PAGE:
How Good Tech Can Make Bad Elections

Even when done with the best of intentions, introducing fancy new technology into the voting process can create more uncertainty, degrade security, and cause more problems than it solves.
Chris Stokel-Walker

While technology lets us tweet globally and order a pizza locally within seconds of each other, the tech that powers elections in many parts of the world runs at an altogether slower pace. The months of meticulous preparation might begin with careful forecasting and painstakingly precise orders of ballot papers, boxes, and pencils. In the United Kingdom, one of the oldest companies providing election supplies to councils up and down the country has been operating since 1750. 

The United Kingdom’s officers may still argue with their suppliers over the thickness of the ballot papers, the size of the ballot boxes, and the number and type of pencils required for plebiscites. And the nation currently has no plans to drag its democracy into the modern day: a parliamentary committee was opened to explore electronic voting in 2014, but hasn’t released any findings in the intervening four years. But most countries are bringing their elections into the 21st century by adopting technological solutions.

“How beneficial that is depends on the system you’re in,” says Nic Cheeseman, professor of democracy at the University of Birmingham in the UK, and co-author (with Brian Klaas) of the book How to Rig an Election.

Most countries with the greatest need for technological solutions won’t be able to take best advantage of the benefits they provide. “There’s a bit of a Catch-22,” says Cheeseman. “Where you need, really need, this technology, it’s least effective. You need this tech in countries where you can’t trust the electoral commission or the ruling party, and that’s where it’s most likely to break down because it’s the most vulnerable.”

For example, newer tech is being rapidly rolled out for elections across Africa, where in some cases, despots and dictators try to maintain a stranglehold on power. Roughly half of all elections in Africa use some kind of technology during the election process, whether for registering voters, verifying counts, or transmitting results. Such technology, conventional wisdom goes, will help nullify any voting malfeasance instigated by the ruling party. But that assumption is far from correct.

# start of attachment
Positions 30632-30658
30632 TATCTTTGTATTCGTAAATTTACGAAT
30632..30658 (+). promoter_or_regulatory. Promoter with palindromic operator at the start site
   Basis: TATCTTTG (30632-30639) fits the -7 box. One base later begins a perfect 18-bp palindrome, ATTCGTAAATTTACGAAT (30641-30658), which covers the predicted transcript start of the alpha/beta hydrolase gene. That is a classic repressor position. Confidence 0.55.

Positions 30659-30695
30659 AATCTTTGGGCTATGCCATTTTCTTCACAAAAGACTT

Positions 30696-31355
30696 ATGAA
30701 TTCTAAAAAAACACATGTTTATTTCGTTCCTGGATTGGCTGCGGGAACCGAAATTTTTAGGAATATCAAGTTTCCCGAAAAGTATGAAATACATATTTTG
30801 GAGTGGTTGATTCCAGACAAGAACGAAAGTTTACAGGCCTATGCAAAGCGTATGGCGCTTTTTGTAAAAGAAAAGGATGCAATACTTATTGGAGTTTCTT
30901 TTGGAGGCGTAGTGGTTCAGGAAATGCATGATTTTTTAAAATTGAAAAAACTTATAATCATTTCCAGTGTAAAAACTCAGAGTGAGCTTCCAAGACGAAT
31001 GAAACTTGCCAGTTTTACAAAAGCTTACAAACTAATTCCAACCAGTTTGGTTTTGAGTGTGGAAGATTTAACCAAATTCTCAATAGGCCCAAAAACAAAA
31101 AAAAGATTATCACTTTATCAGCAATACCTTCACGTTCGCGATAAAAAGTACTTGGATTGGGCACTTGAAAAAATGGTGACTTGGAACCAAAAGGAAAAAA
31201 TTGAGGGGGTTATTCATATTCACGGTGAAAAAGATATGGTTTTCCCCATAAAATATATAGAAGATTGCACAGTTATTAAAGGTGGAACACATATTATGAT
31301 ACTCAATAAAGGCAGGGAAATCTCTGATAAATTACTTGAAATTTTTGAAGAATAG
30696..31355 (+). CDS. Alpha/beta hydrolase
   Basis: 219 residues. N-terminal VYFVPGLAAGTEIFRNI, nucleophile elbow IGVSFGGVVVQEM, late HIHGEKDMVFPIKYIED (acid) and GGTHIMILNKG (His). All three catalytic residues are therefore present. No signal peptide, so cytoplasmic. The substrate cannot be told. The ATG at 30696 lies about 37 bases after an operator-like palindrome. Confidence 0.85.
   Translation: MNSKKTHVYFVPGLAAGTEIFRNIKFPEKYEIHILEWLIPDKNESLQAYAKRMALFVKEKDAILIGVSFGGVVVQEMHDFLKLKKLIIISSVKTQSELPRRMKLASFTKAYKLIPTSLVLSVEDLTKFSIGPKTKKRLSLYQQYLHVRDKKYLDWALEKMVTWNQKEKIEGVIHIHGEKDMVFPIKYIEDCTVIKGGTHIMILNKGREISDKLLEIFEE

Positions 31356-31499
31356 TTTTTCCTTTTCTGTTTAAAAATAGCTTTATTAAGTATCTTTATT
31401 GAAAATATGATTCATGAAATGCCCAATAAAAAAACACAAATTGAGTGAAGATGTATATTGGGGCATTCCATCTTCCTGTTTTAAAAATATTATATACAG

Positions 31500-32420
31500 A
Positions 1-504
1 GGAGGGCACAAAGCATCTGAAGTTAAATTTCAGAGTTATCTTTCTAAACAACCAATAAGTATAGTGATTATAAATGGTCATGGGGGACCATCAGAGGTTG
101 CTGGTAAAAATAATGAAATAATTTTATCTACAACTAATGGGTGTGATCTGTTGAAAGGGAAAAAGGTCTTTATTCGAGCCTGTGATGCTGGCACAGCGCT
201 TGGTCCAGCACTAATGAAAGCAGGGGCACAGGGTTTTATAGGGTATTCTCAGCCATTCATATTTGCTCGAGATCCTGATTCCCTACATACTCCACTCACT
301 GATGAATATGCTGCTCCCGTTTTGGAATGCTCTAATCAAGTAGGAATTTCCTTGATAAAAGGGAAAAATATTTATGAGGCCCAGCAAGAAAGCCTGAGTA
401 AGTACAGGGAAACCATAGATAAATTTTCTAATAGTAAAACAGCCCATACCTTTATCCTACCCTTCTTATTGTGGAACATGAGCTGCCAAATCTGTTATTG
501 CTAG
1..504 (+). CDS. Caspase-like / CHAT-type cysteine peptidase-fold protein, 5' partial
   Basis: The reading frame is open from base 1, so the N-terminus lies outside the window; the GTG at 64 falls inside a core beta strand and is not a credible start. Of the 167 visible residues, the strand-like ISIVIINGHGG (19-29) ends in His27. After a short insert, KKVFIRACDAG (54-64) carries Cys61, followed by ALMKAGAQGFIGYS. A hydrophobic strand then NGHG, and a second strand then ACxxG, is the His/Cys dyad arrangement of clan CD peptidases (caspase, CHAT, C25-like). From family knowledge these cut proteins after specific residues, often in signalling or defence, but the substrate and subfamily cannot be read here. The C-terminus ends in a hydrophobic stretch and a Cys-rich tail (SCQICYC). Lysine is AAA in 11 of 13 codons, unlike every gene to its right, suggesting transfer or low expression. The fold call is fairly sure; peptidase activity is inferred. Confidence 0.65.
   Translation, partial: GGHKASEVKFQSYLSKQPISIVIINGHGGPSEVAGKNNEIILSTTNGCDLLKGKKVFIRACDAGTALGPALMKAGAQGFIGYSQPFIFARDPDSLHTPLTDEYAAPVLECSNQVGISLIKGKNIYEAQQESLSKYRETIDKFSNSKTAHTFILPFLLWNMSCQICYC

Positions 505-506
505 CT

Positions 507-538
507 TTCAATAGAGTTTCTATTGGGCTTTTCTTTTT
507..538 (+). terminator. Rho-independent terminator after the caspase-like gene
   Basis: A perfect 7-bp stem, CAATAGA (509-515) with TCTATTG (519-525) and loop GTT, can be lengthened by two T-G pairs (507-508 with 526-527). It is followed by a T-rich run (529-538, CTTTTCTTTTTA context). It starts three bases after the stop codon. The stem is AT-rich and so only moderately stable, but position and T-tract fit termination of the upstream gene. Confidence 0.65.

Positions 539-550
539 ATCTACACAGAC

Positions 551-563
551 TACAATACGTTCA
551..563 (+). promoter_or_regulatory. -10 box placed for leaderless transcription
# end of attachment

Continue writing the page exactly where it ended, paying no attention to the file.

“There’s a naivety that just because you gave a process a technological name like ‘biometric voter registration’ or ‘e-voting’ meant it was better than doing it the old-fashioned way,” says Michael Yard of the International Foundation for Electoral Systems, an advisory body that has helped run elections in 145 different countries. Yard has been an adviser or IT director for elections in more than 50 different countries worldwide over his 24-year career. “It’s a naive perception that technology will make things better—and sometimes magically—without even bothering to understand what it means.”

In addition to also providing what’s sometimes a false sense of security, technology is also more expensive. In European elections, the cost of holding an election—from start to finish, registering the voters then tallying the ballots they cast—costs around $1 per voter. The amount can vary depending on any number of factors, but that’s the level at which election costs are typically estimated. In Africa, that number increases to something between $15 and $20 per voter. “African elections have become some of the most expensive in the world,” says Cheeseman, in large part thanks to the introduction of digital technology. 

“If you had a choice between two technologies that were the same cost, then go for the digital technology every time,” he says. “But the problem is that’s not what you’re faced with.” Tech-powered elections can cost anywhere between $30 million and $100 million more to stage. “Digital technology just doesn’t seem right now to be performing in any worthwhile way, given the cost.”